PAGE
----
Saturday, November 24, 2018

But They Will be the Ushers at the Wedding

An Investigation of the Critical Mind
It occurs to me that even when I'm fiercely immersed in
something – hmm, when am I ever that? – I can't think even
of a remote example: okay, let's say, when I opine about
Henry James' 'late' writing, and try to explain what I love
about its aural effects, I suppose I look for easy and pleasurable
ways to reinforce or, en passant, add credence to a claim, but
all these observations are made in passing. What they serve
is a poetic intent: to fashion a clarion call, not not to "make
a point" (indeed I’m almost only ever talking about a single
theme: unknowability), but to have it arise out of whatever
is engagingly at hand. If I find myself suddenly thinking up
an argument with a more scholarly scent (I suppose that's
happened here and there), like a flash itch to see something
in terms of what I understand to be semiotics – I play fast
and loose with that, too: the aim is never consciously to define
anything, but rather give a visceral take on the sort of minute
limited breath of a thing that tends to interest me. I love playing
just a few notes. Example: choose any two contiguous sentences
James wrote after 1910 – like this, from a letter to his niece Peggy:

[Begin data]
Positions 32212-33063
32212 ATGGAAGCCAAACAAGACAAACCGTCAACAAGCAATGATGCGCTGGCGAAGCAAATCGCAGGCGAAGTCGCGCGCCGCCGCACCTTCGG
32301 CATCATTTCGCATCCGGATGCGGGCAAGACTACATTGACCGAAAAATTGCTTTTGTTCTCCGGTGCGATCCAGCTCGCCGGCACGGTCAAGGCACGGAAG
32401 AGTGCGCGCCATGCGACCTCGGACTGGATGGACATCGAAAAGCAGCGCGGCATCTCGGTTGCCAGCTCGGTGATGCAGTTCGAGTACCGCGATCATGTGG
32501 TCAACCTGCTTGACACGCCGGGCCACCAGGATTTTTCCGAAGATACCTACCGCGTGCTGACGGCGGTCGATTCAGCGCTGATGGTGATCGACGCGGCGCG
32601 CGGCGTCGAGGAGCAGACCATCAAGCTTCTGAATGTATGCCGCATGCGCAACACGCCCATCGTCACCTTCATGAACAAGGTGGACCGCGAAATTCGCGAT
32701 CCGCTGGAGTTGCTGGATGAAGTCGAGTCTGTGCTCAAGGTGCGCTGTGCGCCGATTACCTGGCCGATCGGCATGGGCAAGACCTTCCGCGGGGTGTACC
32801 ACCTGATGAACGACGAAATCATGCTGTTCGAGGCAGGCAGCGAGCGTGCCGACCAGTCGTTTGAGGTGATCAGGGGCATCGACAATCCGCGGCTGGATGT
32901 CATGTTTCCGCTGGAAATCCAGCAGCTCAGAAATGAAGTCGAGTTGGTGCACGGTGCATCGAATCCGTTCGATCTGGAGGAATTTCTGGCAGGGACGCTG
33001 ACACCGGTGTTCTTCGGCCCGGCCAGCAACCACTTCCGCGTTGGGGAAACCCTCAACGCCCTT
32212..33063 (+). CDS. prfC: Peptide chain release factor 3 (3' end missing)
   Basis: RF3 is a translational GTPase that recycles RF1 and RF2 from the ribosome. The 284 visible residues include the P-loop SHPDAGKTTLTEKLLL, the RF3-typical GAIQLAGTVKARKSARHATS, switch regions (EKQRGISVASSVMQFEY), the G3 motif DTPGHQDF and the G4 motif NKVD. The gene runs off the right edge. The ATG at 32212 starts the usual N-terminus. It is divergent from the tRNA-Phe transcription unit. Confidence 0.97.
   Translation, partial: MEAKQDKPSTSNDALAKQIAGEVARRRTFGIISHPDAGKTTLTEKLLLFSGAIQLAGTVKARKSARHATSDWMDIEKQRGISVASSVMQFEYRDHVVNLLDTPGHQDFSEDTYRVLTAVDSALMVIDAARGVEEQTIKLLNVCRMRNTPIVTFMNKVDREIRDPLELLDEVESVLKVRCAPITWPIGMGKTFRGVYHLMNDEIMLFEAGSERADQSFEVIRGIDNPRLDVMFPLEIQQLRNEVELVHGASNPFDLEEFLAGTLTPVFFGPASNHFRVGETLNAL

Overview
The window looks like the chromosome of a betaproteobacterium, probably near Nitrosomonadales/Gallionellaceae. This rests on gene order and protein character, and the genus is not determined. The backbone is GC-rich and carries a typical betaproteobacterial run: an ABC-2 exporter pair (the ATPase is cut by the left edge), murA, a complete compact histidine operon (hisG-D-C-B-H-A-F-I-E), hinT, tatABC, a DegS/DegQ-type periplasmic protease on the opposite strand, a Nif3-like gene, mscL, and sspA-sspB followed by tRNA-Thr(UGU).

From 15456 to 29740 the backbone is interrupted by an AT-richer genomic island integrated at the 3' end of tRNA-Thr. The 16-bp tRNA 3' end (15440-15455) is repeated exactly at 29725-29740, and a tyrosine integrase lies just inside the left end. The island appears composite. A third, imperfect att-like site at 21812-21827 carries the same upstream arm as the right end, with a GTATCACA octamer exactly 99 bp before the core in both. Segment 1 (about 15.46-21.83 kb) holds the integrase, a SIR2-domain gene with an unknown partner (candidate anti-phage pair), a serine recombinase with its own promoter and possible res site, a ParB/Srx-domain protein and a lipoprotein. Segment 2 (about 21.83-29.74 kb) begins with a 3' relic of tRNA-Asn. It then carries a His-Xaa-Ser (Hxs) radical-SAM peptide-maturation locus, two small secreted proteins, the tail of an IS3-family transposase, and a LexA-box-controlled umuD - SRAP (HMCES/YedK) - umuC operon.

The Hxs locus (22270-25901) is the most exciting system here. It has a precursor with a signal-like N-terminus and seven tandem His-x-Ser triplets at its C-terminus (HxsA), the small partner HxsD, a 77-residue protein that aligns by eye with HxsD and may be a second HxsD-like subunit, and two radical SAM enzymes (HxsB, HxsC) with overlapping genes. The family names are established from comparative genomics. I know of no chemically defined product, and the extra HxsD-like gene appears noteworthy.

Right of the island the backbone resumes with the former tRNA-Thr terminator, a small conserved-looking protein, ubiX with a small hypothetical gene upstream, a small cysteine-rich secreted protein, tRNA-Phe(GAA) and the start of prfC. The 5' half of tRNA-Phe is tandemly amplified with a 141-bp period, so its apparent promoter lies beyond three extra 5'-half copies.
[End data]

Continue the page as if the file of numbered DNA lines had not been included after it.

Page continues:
“I glory in the piling up of complications of every sort. If I could
pronounce the name James in any different or more elaborate
way I should be in favor of doing it.” It’s perfect, personal
and completely James. A kiss and a handshake. I am driven
by whim to find and settle on whatever caters to the whim. But
when the whim arises out of an immersion as odd and wide
and full of suggestion as mine is in Henry James, it will be a whim
with a built-in mission – certainly to underscore my view of
the 'whole' – that is, my overall feeling called up by reflecting on
something – someone – I love. Everything I write, like each photo
I take of New York, amounts to a love letter. But as with anyone
I love, I really do welcome departures – upsets – incursions
of something unexpected. With whatever or whomever you love,
you always want, I think, more truth. So it's not an onanistic
return to a fond fantasy. The thing you return to is alive,
not dead, and you seek in it and bring to it evidence of the quirk,
the unforeseen, the untoward kick and slap. Actually, James'
language gives this to me all the time. It's not some dreamy sea
of cadence; it constantly surprises; at its best it follows the mind
so closely that it recreates it. I find simply by charting my reactions
to it, I establish as much of a relation with it as I can imagine
having. Not that it may not rivet me to learn the facts about
the Dreyfus Affair or Belgian soldiers in the Great War,
but they will be the ushers at the wedding.

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